John: This morning we get up to sunshine and the smell of herbs from our patio. Our plan for today is to explore Marsala at the westernmost tip of Sicily, have some lunch, and return for a 5pm cooking class. We are expecting to cook veal falso magro (a giant veal roll-up stuffed with vegetables, cheese and hard-boiled egg), a zucchini and mint contorno, and a cassata (a really sweet Sicilian dessert torta). All sounds like a good plan.
Breakfast is somewhat sparse. ‘Nuff said.
Mary: I am starting to pine for my simple breakfast of toast with peanut butter and a cup of tea accompanied by puzzles. Sitting in my comfy corner with my feet up on the ottoman is what I crave.
John: The drive to Marsala takes a bit over an hour. Any disagreements with Jack the GPS are minimal this time. He proposes no magic shortcuts; we have plotted the route on Google Maps beforehand. We make good time along a windy SP road, then a very good SS road, and finally the A29 Autostrada towards Marsala (which we will take north to Palermo at the end of our Sicilian stay).
After a bit the A29 ends abruptly and it becomes once again our old friend the SS115. Straight as an arrow, things get pretty ugly-looking as we travel through Marsala’s suburbs and into the city.
RANT: for all their wonderful design talent in the areas of cars, fashion, small appliances, and interior furnishings, the Italians display inexplicable indifference to their urban architecture and exterior design. To put it mildly, it’s really cruddy and tends to be unmaintained. We just don’t get it.
As we get into downtown Marsala, we drive along the waterfront, which appears much nicer and better-maintained. Mary spots a sign to Mozia (Jack is no help at this point), which is one of the sites we want to visit. We locate the archaeological museum there, park the car (after a questionable U-turn maneuver) and buy our tickets. Whew!
The museum is in two parts, The first contains artifacts from the local excavations spanning prehistory (through 7th century BC), Phoenician, Greek, Carthaginian, Roman and Medieval (6th C. BC through 13th C. AD). Our guidebook has told us that most of what the world knows today about the Phoenicians comes from 1) the Bible and 2) the excavations at Mozia (or Motya) and Lilybaeum). We are jazzed. Unfortunately, virtually all the explanations are only in Italian. Nonetheless, the trip through time is fascinating, and the artifacts well-presented. We are partularly taken by ceramic pieces that have the maker’s name embossed in them, the earliest examples we have seen of “brand names”.
There is no photography allowed. However, at Lewis’ insistence, we sneak a photo of a ceramic duck from the 3rd C. BC. (Clark is mortified.)
The second part of the museum houses a fragment of a Carthaginian ship sunk in 241 BC in the naval battle that ended one of the Punic Wars. It was discovered in the early 1970s and recovered, preserved and reconstructed in ways similar to the Viking ships in Roskilde and the Vasa is Stockholm. And, best of all, the extensive narrative is presented in both Italian and (drum roll…) English!
We are also fascinated by the large number of amphoras on display, with explanations of their places of manufacture, determined based on seemingly minute differences in shape, size and handle construction. Archaeology is not a profession for those seeking instant gratification.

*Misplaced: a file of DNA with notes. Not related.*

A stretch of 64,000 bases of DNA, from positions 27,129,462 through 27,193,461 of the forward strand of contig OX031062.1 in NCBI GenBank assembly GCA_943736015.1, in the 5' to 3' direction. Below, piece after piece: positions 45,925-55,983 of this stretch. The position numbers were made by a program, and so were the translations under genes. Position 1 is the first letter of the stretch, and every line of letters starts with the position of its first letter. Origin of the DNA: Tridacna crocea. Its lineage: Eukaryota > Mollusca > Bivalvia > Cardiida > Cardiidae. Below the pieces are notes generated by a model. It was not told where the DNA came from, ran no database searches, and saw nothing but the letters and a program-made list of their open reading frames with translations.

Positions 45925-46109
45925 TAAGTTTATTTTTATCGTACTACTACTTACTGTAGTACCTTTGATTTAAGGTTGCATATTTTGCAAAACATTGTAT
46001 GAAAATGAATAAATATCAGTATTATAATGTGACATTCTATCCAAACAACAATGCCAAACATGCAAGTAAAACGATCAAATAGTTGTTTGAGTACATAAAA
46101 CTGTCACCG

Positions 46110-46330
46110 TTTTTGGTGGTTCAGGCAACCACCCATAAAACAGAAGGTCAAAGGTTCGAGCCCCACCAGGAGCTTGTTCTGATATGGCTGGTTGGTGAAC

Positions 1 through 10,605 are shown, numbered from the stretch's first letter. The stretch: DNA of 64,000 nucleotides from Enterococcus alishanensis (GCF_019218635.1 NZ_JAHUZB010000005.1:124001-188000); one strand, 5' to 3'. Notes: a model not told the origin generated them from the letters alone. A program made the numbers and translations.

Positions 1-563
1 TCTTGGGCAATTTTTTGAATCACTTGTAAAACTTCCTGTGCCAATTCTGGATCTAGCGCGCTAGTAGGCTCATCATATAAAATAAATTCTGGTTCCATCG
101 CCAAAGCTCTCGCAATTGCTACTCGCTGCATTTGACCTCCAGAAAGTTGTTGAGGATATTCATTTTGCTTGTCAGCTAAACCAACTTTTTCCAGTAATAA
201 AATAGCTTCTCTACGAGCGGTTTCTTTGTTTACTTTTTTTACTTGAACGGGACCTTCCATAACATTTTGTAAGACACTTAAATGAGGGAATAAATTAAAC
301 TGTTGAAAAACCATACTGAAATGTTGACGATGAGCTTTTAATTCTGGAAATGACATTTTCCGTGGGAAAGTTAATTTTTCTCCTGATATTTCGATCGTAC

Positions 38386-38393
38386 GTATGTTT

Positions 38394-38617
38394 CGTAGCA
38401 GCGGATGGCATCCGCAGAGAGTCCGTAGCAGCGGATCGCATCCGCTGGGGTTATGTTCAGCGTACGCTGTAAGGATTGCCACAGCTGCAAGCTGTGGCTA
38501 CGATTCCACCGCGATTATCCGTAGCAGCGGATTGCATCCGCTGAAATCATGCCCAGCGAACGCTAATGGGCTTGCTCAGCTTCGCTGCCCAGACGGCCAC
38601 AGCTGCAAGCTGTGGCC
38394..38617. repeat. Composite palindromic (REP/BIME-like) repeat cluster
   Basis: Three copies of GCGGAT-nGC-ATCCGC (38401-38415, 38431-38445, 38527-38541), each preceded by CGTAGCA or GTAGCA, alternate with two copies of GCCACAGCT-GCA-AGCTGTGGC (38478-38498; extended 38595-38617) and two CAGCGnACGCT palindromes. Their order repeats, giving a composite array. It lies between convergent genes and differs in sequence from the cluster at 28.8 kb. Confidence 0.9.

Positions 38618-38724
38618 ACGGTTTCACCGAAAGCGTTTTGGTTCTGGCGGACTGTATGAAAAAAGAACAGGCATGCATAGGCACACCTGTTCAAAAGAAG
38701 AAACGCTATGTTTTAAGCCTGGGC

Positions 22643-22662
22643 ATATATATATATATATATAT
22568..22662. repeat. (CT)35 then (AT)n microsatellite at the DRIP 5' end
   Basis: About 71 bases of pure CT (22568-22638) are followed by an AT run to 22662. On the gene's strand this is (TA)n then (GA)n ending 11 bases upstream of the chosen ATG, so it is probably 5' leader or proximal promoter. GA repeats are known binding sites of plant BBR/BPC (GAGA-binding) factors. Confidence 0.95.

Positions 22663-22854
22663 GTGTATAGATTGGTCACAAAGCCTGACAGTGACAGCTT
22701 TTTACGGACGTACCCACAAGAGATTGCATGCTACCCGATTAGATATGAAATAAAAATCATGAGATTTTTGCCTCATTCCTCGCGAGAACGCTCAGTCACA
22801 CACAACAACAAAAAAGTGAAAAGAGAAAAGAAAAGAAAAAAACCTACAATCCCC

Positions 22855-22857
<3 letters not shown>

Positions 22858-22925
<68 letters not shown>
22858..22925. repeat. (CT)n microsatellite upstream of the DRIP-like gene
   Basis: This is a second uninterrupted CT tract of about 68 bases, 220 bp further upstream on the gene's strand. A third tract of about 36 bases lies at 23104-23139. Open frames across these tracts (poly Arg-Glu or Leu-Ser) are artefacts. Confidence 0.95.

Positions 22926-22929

Mary: Perhaps “fascinated” by the hundreds of amphorae is a little strong.
Mary: After getting out of Marsala with a modest amount of difficulty, we head back toward Menfi to have lunch at Da Vittorio in Portopalo. At Da Vittorio we have our now usual lunch of pasta with clams and a salad. Sunday is family day at restaurants in Italy. We have come not as Italians and not as a large family ergo we are seated at a small table next to the restrooms. But lunch is fine although not quite as good as at Il Pescatore. Then we hit the beach.
Since we have promised Clark and Lewis a little playtime every day. We let them hop and flutter around the beach, catch some rays, and dip their little webbed feet in the Mediterranean Sea.
We return to the hotel to get ready for our cooking class. We are informed that our cooking class is cancelled. Rats! They have made everything we were supposed to make this evening, this morning. The only thing left are some desserts. I am not interested in making desserts. We are annoyed.
We are only three at dinner – John, me and Katie, the English lady. Katie has helped make all the food for dinner tonight at this morning’s cooking class. She is quite frank with what she finds terrible.
The first thing (and the best thing) of the evening is smoked swordfish with zucchini. As often happens, when something looks good, we eat it and forget to take a picture. Next is arancini, one stuffed with spinach and cheese and one stuffed with meat and vegetables. It is heavy.
This is followed by a a primo of pasta and eggplant pie. The good bits are the eggplant and the crispy part of the angelhair pasta. No one eats much of it.
Moving on to the main course, we are served veal falso magro. This is a kind of veal meatloaf stuffed with a whole hard boiled egg, vegetables, and cheese. I like my meatloaf a lot better.
For dessert we are served a dessert called cassata. It’s a ricotta cake/pie with a bunch of marzipan and candied fruit. The ricotta filling is good. The rest is unbelievably sweet.
We order some espresso and grappa afterward. The grappa is pretty tasty. It does not take your breath away like some grappas do. Unfortunately, while our backs are turned, Clark takes a few sips with the expected results.